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Beacon Senior News

If the glass is half full, at least I won’t drown in it

Dec 22, 2021 03:36PM ● By Bonnie McCune
Glass of water that says, "half full, half empty."

During these crazy times of global lockdowns, I’ve noticed that Americans have retained their cockeyed, optimistic attitude toward life. News articles, interviews and social media are packed with people counting their blessings.

I don’t fit in well with this point of view. My attitude is always dismal—this may be the end of our civilization, a substantial percentage of our population will die, we’ll enter another Great Depression, my grandchildren won’t be able to find jobs, health care is becoming nonexistent...etc.

Pose this against the view through rose-colored contacts. One publication I receive had a huge section about finding the good in 2020. A woman, whose plans to start a new career as a life coach went bottoms-up, burbled about her ability to take online courses. Another one’s family embarked on a nutrition and cooking improvement phase.

Others joined in. “You can always find something to be grateful for.” “We can be more compassionate and listen more.” “I learned to budget and save money.” “Indulged in photography class and skills.” “Became a better teacher through distance teaching.” “Got new pets.” “Created albums for past travels.”

I was ready to fling the magazine down. All these happy, or at least contented, people were making me recoil. Hadn’t they noticed what’s going on around them? Then I asked myself, “What’s your problem? Do you want people to be miserable and depressed? Am I a ‘depressive realist?’”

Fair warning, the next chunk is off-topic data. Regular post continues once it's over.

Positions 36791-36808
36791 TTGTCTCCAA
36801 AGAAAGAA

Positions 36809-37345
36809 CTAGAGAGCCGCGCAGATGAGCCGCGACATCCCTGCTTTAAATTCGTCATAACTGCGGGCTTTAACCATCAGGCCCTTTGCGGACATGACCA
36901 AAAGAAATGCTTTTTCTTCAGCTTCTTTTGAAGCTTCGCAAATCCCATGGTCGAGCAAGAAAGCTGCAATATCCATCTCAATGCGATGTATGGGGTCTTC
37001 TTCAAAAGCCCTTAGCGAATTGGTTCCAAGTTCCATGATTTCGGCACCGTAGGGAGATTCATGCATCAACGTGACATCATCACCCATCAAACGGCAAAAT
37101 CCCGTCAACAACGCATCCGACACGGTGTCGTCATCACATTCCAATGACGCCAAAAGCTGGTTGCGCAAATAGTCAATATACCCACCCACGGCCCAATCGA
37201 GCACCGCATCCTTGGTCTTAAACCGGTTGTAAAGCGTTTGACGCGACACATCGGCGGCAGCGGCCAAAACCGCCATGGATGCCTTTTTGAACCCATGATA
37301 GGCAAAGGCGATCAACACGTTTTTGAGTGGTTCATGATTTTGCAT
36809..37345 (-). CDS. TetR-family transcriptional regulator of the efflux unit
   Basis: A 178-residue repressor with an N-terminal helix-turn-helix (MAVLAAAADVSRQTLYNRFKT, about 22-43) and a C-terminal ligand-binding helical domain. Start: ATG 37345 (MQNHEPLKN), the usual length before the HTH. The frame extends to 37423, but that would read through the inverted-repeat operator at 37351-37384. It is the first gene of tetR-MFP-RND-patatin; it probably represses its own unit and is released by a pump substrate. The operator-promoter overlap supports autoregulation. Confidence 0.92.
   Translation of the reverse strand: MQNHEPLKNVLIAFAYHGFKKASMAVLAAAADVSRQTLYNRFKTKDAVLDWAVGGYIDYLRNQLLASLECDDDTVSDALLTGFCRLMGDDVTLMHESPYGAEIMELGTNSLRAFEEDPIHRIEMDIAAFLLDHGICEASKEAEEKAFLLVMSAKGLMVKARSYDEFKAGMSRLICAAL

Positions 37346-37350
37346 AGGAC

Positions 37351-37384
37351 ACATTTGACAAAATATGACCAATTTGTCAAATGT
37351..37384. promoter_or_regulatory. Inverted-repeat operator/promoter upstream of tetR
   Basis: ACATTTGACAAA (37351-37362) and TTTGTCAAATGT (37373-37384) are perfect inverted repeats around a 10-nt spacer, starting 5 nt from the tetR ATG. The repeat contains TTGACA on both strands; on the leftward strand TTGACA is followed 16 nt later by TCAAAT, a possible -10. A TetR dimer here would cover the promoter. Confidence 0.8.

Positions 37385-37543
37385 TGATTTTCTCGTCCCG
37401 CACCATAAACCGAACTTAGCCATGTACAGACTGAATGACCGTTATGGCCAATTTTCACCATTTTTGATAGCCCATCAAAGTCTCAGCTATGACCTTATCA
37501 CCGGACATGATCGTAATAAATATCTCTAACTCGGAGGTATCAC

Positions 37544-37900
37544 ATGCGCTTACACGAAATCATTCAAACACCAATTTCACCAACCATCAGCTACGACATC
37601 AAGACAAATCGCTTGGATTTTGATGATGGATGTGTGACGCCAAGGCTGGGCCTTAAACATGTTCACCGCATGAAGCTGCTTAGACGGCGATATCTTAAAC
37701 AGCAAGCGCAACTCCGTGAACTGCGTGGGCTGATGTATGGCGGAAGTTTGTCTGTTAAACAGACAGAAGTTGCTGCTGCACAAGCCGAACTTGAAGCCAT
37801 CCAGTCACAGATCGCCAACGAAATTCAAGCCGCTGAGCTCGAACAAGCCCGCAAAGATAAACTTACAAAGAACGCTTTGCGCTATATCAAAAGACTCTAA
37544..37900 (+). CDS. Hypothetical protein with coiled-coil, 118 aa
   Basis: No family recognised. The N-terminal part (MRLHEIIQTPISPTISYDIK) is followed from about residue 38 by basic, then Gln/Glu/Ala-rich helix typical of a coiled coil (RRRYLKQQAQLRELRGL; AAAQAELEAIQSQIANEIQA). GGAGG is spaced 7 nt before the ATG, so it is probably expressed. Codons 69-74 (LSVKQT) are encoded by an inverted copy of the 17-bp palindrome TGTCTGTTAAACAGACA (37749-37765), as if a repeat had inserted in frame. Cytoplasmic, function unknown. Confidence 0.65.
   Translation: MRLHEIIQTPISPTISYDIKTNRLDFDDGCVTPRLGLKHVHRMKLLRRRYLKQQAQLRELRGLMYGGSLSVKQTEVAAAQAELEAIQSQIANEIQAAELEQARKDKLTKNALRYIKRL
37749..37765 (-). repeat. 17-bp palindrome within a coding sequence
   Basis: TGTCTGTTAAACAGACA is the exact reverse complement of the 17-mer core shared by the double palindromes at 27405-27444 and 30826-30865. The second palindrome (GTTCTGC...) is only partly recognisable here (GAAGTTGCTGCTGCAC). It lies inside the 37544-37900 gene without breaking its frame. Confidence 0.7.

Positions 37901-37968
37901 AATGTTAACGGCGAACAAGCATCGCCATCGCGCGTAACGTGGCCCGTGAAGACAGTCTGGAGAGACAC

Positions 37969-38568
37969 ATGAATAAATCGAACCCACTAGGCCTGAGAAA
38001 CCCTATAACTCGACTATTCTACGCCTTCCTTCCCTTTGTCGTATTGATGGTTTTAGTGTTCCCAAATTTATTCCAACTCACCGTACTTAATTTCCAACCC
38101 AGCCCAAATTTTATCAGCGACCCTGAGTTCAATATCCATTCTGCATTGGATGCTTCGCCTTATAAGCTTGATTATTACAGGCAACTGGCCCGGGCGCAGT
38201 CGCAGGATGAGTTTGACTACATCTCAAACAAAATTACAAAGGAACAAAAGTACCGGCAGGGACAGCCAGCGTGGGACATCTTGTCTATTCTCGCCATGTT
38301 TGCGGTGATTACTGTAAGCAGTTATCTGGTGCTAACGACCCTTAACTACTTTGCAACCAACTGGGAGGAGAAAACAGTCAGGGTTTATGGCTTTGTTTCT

Now, both the cockeyed optimist and the depressive realist have some benefits to their attitudes. Studies have shown that the rose-colored glow, no matter how undeserved, helped people to sustain a healthier mental state. Lack of objectivity, i.e., optimism, led to a beneficial, more adaptive and resilient mindset. Positive expectations generally led to positive results.

On the other hand, depression breeds objectivity, which tends to lead to more actual success. Pessimists might be able to evaluate their situations and life around them more accurately than the hopeful.

Then everything gets mixed up. If you think you’ll succeed, you tend to do so, or at least avoid attitudes that might hinder you. However, being realistic about your life results is likely to make you happier than overestimating them. Optimists may be unrealistic, whereas pessimists don’t automatically expect they’ll come out on top. An optimistic life outlook offers health benefits because a more positive—even if misguided—outlook was connected to an improved ability to deal with stressful events like the pandemic.

If the bottom line is the benefit to the individual, I’m now convinced I’ve been wrong all these years to constantly look for the downside. I just make myself miserable. So, I’m making a concentrated effort to join all of you out there walking the sunny side of the street. At least I’ll give myself permission to be happier, and I might gain a healthy glow.


Bonnie McCune is a Colorado writer and has published several novels. Contact her at www.BonnieMcCune.com.  


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